The American war in Iraq had devastating consequences for the region and the world, many of which we are just starting to learn about. In destroying the Iraqi state, the war created an incubator and a training space for Al-Qaeda in Iraq, which later became ISIL, all while handing the central government in Iraq to Iranian influence. This generated incentives for the use of dangerous sectarianism as a unifying and mobilizing vehicle for state actors locked in a power struggle in the region. And while there is no doubt that Syrians have very legitimate grievances against the brutal Assad regime, it is hard to imagine the current situation in Syria today had it not been for the war on Iraq. At the same time, the war on Iraq was the beginning of the end of the global order that many had imagined existing in the aftermath of the Cold War—one where American power reigned supreme and its ability to achieve objectives were limitless. The process of America “carrying the bodies of its sons” back home from a quagmire in the Middle East also had the effect of turning the public not just against the war but against internationalism in general. Why should America aimlessly nation-build abroad while the American nation itself badly needs building? Why trade? Why NATO?  Such questions shed light on why Trump represents in part a reaction to Obama’s multiculturalism and in part a reaction to George W. Bush’s interventionism.

Meanwhile, refugee flows out of the Middle East and into Europe, first from Iraq and North Africa and then from Syria, fueled political reactions in European states that began to call for closing themselves off. Why accept immigration? Why stay with the EU?

Reactionaries in the Driver’s Seat

In a 48-hour span in the waning days of 2016, attackers killed ten police officers and a Canadian tourist at a historic Crusader castle in Karak, Jordan. The Russian ambassador in Turkey was assassinated by a man screaming about Aleppo and reciting an anthem common among militant Islamists. In Zurich, a mosque was shot up injuring three. A man drove a bus through a Christmas market in Berlin killing 12 and wounding many others.

In response to the attack in Berlin, Donald Trump stated that “ISIS and other Islamist terrorists continually slaughter Christians in their communities and places of worship as part of their global jihad. These terrorists and their regional and worldwide networks must be eradicated from the face of the earth, a mission we will carry out with all freedom-loving partners.”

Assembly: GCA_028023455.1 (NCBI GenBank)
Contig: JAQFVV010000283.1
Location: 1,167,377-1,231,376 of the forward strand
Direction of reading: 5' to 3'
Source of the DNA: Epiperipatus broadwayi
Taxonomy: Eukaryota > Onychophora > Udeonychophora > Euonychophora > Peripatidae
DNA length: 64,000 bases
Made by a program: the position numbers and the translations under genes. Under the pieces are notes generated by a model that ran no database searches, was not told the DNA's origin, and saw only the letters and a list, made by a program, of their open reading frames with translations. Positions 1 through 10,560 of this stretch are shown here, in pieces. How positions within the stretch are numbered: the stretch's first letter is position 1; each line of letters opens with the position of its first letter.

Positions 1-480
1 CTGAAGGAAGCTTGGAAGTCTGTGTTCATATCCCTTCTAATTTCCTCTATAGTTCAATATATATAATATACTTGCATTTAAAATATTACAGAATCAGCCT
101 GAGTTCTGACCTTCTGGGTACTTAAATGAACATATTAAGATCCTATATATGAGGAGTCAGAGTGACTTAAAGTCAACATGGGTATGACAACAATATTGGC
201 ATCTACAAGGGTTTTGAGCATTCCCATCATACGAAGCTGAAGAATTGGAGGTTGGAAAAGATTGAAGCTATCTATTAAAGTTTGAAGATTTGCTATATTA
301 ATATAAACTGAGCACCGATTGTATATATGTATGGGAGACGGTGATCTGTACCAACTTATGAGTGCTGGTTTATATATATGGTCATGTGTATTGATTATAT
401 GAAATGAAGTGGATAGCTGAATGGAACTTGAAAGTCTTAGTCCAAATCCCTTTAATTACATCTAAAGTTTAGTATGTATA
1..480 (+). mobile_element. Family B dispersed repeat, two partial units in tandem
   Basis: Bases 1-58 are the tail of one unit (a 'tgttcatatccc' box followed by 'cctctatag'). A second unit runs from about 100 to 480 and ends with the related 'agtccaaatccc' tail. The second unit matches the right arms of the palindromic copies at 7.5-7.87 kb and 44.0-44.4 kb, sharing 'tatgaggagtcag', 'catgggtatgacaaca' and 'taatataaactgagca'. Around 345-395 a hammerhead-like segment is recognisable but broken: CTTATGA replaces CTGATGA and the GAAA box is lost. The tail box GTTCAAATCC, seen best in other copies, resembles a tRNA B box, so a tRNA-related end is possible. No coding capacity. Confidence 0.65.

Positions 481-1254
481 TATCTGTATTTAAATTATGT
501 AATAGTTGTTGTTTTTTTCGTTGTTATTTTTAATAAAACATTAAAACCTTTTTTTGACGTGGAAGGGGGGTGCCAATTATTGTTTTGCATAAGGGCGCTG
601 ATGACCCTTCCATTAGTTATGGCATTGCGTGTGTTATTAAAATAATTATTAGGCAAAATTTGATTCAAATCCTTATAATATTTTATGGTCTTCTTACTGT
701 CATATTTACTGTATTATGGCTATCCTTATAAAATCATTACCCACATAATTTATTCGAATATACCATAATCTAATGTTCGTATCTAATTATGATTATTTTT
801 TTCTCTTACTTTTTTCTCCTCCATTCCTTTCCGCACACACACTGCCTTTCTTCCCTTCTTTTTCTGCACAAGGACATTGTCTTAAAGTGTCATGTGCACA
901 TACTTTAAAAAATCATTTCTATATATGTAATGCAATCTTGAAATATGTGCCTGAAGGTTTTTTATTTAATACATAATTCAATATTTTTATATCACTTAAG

When Russia’s ambassador to Turkey was assassinated, “Franz Ferdinand” (referring to the archduke of Austria-Hungary whose assassination led to the onset of World War I) became a trending topic on social media. Many commentators were quick to dismiss the similarities between the two events because of the non-analogous geopolitics. What they missed, however, is that the global conflagration that events like this assassination propel forward are not purely like the inter-state wars that shaped the last century but, rather, a clash of reactionaries on a global scale.

The prophecies of Breivik and Bin Laden have become mutually fulfilling. Never before have adherents and sympathizers to these ideologies been in positions of significant enough power to advance these ideological agendas as they are today. Donald Trump, with his rhetoric toward minorities and his pledges to ban Muslim immigrants and register Muslim Americans, is precisely the sort of reactionary political leader both ideologies want to see in power. The Islamic State must be salivating at the opportunity to attack America under Trump to bait him into another quagmire and, at minimum, into harsh and unwarranted treatment of Muslims in America.

The world we live in today is one increasingly defined by the ideologies of these two men, and the world we will see tomorrow may only be further defined by them. For Breivik, the revolution he sought would not be complete until 2083. The wars in Syria, and the refugees they have created, represent an unforeseen catalyst that has brought far-right politics to the fore in western states well ahead of his schedule.

What other unforeseen catalysts lie around the corner? This is impossible to predict, but one can be sure that the Bin Ladens and the Breiviks of the world are looking for them right now.

1 Anders Breivik, 2083 : A European Declaration of Independence (Oslo, 2011)

2 Ibid.

3 Speech by Vladimir Putin to Valdai International Discussion Club, September 19th, 2013.

4 PBS Frontline, Interview with Bin Laden by ABC Reporter Jon Miller, May 1998.